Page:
Artificially Intelligent? Race Tracks Face Strategic Business Decisions About Track Surfaces

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What do you do when you must make a multi-million dollar business decision based on conflicting information and competing interests that could affect thousands of people? In the case of Keeneland, a Thoroughbred racetrack in Lexington, Kentucky, management considered a range of stakeholders, stayed objective in the face of bias, and considered the long-range strategic plan of the business.

Notable racetracks such as Keeneland, Santa Anita, Del Mar and Arlington installed synthetic surfaces in the hopes of creating a safer racing experience. But several tracks have since removed the artificial substance and replaced it with dirt. If synthetic surfaces are safer, why go back?

To solve the issue, one must consider the stakeholders. At a racetrack, this includes not just track owners, management, and employees, it also includes the horses, their owners, jockeys, trainers and staff as well as customers and bettors.

Tracks replaced dirt with synthetic material to appeal to horsemen. But many trainers were reluctant to race on the new surface. Some customers simply prefer not to bet synthetic tracks. Furthermore, management at some tracks found it challenging to stay relevant. For example, Keeneland’s Grade 1 Blue Grass Stakes, a prep race for the Kentucky Derby, became overlooked as trainers sought out preps that, like the Kentucky Derby, were held on traditional dirt. Stakeholders were not as well served with synthetics as tracks hoped.

Several biases have been at play surround this issue. Artificial surfaces were thought to be safer, so tracks reported data that confirmed this claim. Studies report fewer breakdowns, but often compare different tracks, use small sample sizes, and ignore issues such as long-term effects. Tracks have been subject to wishful thinking and the illusion of control, when in reality, track surface is just one component of horse safety. Additionally, the sunk cost of the synthetic installation has dissuaded some tracks from reversing their decision.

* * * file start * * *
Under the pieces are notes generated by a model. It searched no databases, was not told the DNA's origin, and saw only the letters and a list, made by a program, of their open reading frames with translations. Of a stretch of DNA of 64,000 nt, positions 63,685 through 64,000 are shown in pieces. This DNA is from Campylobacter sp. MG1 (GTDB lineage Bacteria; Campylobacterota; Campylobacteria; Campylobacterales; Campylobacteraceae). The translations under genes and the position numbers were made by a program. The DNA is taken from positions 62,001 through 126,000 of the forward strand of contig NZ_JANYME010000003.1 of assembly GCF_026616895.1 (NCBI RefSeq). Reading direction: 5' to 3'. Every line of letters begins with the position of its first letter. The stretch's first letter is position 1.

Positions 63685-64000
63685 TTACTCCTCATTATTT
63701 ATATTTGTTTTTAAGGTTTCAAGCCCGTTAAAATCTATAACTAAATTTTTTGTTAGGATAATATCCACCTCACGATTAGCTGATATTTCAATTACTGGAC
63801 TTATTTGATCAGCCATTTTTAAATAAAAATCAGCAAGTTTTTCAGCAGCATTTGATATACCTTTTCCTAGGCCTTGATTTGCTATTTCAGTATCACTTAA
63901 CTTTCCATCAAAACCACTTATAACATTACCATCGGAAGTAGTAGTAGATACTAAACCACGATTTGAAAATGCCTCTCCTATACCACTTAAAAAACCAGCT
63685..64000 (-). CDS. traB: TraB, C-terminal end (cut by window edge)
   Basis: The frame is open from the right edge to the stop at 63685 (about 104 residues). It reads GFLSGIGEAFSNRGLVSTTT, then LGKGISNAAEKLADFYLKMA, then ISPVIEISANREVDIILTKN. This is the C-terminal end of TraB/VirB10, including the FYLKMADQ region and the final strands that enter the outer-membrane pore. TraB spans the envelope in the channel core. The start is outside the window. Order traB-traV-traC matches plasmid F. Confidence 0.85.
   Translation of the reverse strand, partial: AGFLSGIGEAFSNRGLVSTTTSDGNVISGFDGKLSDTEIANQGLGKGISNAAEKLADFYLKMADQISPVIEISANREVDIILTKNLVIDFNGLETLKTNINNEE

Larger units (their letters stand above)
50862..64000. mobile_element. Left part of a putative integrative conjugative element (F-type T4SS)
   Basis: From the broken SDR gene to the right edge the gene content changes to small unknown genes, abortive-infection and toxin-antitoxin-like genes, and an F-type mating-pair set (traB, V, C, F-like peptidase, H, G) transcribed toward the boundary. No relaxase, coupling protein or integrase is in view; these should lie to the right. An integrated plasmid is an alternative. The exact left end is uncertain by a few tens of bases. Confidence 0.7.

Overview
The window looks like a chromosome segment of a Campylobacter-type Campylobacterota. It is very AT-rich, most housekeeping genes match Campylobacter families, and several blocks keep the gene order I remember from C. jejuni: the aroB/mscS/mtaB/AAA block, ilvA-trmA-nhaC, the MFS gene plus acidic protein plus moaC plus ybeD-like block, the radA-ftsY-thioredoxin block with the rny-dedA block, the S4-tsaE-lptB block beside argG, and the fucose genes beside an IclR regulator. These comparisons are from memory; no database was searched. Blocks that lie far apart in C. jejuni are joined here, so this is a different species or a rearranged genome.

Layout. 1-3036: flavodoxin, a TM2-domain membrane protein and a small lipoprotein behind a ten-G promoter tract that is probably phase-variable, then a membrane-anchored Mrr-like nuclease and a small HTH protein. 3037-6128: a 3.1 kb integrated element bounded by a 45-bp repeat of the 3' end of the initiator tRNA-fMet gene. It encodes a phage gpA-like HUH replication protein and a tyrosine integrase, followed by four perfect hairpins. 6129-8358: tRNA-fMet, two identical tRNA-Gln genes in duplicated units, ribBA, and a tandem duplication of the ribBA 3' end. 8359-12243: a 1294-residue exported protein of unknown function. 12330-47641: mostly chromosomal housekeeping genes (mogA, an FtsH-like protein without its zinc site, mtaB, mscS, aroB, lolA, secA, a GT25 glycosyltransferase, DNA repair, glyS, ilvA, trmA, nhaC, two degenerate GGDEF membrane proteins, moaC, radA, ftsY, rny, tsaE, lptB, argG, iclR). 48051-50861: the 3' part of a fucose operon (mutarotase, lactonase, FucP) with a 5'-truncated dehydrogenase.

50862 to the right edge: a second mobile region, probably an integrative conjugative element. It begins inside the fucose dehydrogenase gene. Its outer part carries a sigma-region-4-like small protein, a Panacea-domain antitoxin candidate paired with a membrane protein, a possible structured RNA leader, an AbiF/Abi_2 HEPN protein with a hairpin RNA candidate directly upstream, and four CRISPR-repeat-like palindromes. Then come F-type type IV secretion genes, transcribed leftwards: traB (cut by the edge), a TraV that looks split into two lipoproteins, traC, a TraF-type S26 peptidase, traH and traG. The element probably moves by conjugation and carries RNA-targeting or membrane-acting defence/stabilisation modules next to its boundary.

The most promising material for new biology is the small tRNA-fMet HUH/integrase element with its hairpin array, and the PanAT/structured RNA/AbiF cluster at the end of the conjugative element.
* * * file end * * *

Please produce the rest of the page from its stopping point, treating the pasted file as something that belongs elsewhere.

Though the sunk cost is considerable, Keeneland, like Santa Anita and Del Mar, has decided that the cost of replacing synthetics with dirt is crucial for long term success. Keeneland has reinstalled its dirt track and Del Mar will do so this year. The tracks have been awarded the Breeders’ Cup in 2015 and 2017, respectively, for the first time.

The Breeders’ Cup is a desirable event for a racetrack. It creates prestige and visibility and the spikes in attendance and handle result in increased revenue. Support for a Breeders’ Cup on a synthetic surface, however, is limited.

“For Keeneland and Del Mar, committing to switch back to a dirt surface was a strategic business decision” says Jen Perkins, a horse racing insider at BetAmerica. “The cost-benefit analysis is simple: the potential revenue from hosting the Breeders’ Cup should outweigh the cost of replacing the synthetic track.”

In 2014, Breeders’ Cup handle at Santa Anita was $127.8 million. Though the track itself realizes only a fraction of that figure, it justifies the cost of the dirt track that was reinstalled in 2010. Santa Anita has hosted the Breeders’ Cup several times since then, and will host again in 2016.

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About Mohit Tater

Mohit is the co-founder and editor of Entrepreneurship Life, a place where entrepreneurs, start-ups, and business owners can find wide ranging information, advice, resources, and tools for starting, running, and growing their businesses.

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